In a recent study, Lore found even further details about the inner workings of human echolocation.
We know bats and other animals adjust the sounds they make when their environment changes. But so far, it is unknown if humans can do this too. In her new study, Lore tested that very question and found that, indeed, people can adjust the sounds they make to better fit their environment.
“Another new finding is that we also measured the echoes that people could perceive. And we found that the echoes that the expert echolocators could perceive were very faint. Indeed, based on previous research, people would have said that it should have been impossible for them to perceive these echoes. But obviously, our echolocators were well up to the task!” Lore says.
Can anyone learn echolocation?
The good news is that anyone can learn this ability, blind or sighted.
Lore says that echolocation requires probably as much commitment as developing expert long cane skills.
Lore acknowledges that, while there are many people who have some basic echolocating skills, there are only a few who really master this ability. “I do not know how many people use click-based echolocation at very high skill level, but I am personally acquainted with 14. This is from all over the world.”
Why so few people? Lore thinks it is due to a lack of knowledge about this ability. “For example, blind people may not know about echolocation so just do not consider it. Or when a blind child or adult uses it spontaneously, they might be discouraged by well meaning sighted people because the sighted folks have no clue and they think it is odd,” she says.
Can echolocation replace the long cane or guide dog?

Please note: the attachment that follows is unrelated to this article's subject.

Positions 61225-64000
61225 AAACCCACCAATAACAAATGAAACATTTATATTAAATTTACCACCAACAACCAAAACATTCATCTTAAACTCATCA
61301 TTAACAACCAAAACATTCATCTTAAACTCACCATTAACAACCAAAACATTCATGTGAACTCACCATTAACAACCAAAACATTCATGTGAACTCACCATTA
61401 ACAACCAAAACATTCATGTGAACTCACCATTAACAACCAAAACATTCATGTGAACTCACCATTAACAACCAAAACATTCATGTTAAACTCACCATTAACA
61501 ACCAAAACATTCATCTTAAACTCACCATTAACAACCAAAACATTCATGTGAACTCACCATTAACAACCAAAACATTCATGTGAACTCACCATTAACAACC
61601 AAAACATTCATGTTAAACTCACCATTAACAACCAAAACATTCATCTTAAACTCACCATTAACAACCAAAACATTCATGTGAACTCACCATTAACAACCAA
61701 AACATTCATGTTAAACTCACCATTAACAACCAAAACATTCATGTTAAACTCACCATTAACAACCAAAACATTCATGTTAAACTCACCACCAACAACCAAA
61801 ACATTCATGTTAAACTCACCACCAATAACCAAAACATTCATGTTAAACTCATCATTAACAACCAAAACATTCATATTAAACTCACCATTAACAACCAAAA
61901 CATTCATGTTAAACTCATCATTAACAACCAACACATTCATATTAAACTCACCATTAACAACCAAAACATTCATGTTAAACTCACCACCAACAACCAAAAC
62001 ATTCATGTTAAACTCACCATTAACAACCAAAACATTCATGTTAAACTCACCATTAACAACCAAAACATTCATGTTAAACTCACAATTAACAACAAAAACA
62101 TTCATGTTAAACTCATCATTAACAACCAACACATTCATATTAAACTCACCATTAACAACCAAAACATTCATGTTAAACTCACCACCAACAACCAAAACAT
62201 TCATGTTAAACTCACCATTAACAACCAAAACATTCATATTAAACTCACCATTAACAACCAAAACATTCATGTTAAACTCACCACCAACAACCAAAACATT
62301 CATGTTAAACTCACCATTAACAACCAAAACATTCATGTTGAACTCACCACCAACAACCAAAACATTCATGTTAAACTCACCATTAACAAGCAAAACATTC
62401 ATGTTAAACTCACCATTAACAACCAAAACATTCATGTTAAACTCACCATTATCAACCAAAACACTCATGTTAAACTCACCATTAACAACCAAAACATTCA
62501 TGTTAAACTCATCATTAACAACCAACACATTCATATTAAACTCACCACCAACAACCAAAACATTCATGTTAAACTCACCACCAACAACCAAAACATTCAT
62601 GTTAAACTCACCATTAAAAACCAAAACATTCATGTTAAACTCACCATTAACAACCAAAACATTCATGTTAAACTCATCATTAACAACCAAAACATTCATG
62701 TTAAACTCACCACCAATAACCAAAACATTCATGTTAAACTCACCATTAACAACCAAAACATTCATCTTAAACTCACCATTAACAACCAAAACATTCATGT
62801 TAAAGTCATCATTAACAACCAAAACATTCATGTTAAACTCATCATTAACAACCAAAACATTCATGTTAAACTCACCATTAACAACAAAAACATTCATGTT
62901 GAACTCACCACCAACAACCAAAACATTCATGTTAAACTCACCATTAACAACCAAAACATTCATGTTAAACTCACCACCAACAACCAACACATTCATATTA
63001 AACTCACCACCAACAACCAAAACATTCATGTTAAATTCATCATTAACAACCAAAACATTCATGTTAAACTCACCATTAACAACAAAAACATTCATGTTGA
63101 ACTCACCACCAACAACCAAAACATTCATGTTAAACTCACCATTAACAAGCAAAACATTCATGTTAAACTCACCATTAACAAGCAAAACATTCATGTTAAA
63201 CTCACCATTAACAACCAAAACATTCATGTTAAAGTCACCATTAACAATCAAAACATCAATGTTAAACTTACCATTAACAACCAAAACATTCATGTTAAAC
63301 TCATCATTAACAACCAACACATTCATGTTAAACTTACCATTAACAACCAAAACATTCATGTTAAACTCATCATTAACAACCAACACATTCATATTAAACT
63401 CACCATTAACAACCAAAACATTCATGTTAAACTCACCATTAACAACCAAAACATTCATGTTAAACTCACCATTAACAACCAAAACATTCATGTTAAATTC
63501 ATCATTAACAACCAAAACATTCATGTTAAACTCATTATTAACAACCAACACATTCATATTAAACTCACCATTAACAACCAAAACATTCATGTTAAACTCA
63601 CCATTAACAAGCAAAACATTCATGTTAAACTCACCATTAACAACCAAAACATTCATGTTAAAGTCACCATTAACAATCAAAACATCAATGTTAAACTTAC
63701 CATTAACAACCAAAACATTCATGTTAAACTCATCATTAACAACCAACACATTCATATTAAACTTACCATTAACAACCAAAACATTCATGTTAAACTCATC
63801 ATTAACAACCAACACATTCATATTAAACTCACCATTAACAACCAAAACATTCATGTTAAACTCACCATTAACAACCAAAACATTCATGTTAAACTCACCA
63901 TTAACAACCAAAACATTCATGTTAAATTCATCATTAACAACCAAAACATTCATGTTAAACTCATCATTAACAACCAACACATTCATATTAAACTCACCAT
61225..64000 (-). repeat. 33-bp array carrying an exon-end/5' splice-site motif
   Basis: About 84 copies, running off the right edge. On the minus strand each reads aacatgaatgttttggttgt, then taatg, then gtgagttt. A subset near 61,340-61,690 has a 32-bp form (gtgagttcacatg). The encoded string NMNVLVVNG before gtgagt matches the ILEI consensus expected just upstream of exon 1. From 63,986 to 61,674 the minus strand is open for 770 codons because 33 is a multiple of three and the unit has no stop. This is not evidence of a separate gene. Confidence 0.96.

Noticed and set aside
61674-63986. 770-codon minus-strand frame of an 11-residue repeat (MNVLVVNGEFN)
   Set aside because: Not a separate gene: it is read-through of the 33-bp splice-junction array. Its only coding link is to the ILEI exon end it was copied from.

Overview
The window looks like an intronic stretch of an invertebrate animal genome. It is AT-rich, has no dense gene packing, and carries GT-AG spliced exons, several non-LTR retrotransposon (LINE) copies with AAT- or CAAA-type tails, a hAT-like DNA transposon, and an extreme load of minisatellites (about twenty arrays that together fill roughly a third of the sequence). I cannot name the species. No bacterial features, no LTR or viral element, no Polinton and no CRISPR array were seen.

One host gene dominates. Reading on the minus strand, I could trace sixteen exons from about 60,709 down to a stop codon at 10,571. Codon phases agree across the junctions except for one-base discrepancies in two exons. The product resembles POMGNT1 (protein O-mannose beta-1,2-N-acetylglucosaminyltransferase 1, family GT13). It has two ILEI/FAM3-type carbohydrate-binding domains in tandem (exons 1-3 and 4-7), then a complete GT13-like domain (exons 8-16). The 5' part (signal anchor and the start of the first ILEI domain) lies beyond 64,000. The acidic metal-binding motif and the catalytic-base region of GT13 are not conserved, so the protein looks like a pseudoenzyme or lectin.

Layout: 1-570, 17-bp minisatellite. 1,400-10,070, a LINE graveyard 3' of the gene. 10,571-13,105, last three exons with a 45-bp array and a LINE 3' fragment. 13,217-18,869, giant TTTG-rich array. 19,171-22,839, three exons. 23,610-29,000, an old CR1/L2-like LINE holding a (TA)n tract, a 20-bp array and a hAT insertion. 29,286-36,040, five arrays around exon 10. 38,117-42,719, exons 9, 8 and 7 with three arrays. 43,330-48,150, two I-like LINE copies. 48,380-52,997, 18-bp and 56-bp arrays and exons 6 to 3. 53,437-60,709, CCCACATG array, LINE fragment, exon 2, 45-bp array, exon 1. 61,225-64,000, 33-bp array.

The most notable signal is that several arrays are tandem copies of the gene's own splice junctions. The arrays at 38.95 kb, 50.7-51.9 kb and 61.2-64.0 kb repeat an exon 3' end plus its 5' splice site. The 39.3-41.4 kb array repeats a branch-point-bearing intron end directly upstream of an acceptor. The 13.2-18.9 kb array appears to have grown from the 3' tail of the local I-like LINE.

Not quite. Even for expert users who are blind, echolocation doesn’t provide all the information they need to walk about. Blind people, for example, never rely exclusively on echolocation, Lore explains. They use echolocation along with a cane or a guide dog.
“The benefit of echolocation is not to detect obstacles on the ground or holes or drops. In fact, for that purpose, it is quite useless because the ground itself is one giant reflector. Echolocation is useful for things at head level, to detect targets that are far away and to orient oneself.”
There is also a lot of variability in the capacity of learning this ability, and it is not clear what is driving this variability. “One of the issues in current echolocation research is finding out why some people are better at echolocating than others, whether they use a better strategy to hear changes in loudness or sound quality from echoes, for example, or how they develop enhanced sensitivity to sound echoes,” says Andrew.
But expert echolocators seem to have developed some special abilities at the level of their brains. “There is evidence that brain areas that process vision in sighted people become recruited to process sound instead for blind people, and this might contribute to the enhanced echolocation abilities that have been reported for some blind people,” says Andrew.